Then, at the end of the day, the master started paying the workers from those hired last to those who started working first. Since those who started working at the eleventh hour got a denarius, the first men hired thought they would receive more in wages. When they received their money, they complained against the landowner. 'You paid those who started working later than us the same thing you gave us.” The master said to them, “Friend, I am doing you no wrong, did you not agree to work for a denarius for the day's wages?' He told them to go on their way. It was his money to do with as he decided.
Those who become Christians at an early age will receive the same reward as persons who become Christians in their old age. If you have been a member of the church for 50, 60 or even 90 years and are faithful at death, you will get your reward on the Day of Judgment. Then, those who have been Christians for a week, a month or a year will receive the same Heavenly home as those who have been faithful for many years. It does not matter how long we have been Christians, it matters if we are found faithful at our death. In 1 Corinthians 5:10, we are told that we will all stand before Christ at the Judgment.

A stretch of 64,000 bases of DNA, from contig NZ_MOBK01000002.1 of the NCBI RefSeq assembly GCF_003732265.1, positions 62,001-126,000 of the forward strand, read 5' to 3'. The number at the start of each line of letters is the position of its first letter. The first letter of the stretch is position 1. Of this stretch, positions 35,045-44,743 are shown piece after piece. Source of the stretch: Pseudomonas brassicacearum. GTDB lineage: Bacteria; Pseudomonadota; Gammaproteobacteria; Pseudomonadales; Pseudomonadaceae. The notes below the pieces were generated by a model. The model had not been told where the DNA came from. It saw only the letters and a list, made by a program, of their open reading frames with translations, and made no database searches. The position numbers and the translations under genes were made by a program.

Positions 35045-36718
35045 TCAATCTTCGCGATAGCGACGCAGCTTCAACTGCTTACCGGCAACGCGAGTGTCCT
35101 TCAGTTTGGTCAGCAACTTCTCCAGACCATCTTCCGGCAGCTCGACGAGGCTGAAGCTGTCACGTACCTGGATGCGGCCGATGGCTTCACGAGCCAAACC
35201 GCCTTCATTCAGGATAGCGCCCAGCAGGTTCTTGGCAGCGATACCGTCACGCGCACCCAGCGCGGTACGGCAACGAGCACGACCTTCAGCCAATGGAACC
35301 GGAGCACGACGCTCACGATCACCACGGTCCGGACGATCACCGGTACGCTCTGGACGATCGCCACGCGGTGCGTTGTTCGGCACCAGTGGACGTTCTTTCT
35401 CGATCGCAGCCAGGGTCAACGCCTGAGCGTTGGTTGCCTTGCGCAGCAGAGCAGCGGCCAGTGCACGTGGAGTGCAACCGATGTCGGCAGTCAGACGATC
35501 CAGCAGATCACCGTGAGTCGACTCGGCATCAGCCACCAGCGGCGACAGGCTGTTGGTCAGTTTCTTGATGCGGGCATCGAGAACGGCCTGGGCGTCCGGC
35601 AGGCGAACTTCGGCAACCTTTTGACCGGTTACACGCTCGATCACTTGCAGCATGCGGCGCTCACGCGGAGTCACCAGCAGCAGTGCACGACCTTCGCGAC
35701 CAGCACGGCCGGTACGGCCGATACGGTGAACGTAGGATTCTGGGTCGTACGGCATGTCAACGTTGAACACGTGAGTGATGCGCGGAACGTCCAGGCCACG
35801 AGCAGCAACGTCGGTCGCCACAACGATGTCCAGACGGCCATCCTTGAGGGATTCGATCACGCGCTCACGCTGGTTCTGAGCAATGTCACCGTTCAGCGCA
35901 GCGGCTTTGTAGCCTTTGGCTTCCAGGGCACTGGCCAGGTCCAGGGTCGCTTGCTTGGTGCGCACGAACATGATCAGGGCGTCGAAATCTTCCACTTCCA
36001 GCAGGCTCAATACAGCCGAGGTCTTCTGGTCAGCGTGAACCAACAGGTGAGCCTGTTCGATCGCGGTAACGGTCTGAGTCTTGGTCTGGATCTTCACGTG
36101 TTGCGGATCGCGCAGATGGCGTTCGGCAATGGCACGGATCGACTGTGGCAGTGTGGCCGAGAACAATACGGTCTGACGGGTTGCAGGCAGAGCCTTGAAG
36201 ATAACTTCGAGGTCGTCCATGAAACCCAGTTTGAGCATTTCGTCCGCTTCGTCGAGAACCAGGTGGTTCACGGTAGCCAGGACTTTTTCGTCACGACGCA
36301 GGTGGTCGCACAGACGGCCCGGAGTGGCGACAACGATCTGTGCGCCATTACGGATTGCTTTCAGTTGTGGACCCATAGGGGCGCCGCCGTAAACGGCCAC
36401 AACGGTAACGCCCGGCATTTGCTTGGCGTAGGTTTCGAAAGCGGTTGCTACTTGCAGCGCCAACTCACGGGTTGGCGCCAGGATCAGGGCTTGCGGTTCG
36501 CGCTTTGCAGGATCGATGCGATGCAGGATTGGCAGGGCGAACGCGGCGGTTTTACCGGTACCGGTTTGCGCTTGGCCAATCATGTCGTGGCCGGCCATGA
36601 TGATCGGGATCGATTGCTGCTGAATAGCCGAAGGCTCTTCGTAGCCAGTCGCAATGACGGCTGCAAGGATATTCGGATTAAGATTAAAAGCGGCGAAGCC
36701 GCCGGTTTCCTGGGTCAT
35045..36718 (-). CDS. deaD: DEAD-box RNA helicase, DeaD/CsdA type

In Matthew 25:31-46, Christ will separate the sheep (righteous) from the goats (wicked). What is important is that we follow God’s Word to its fullest.
In Matthew 28:18-20 and Mark 16:16, we are told to go into all the world and teach. This does not say to teach only the young. These Scriptures say we are to teach all. The age of those who we are teaching does not matter as long as they are old enough to understand what is needed to become a Christian.
In 1 Corinthians 3:6 Paul said, “I planted, Apollos watered and God gave the increase.” We are to do the same as Paul—plant the Gospel.
We cannot all be preachers or teachers. Some of us are too timid to go up to someone and try to teach. We can all take tracts and lay them down in the hospital or somewhere else. In a restroom while traveling, I found a tract stuck against the wall behind the toilet paper holder. Whoever left it did it in private, but she did something to teach. Unfortunately, it was from a denomination. So, I did right by taking it so someone else would not pick up false doctrine. Sorry to say, I did not have a tract with me to replace it. Let us all do what we can to spread the Word of God.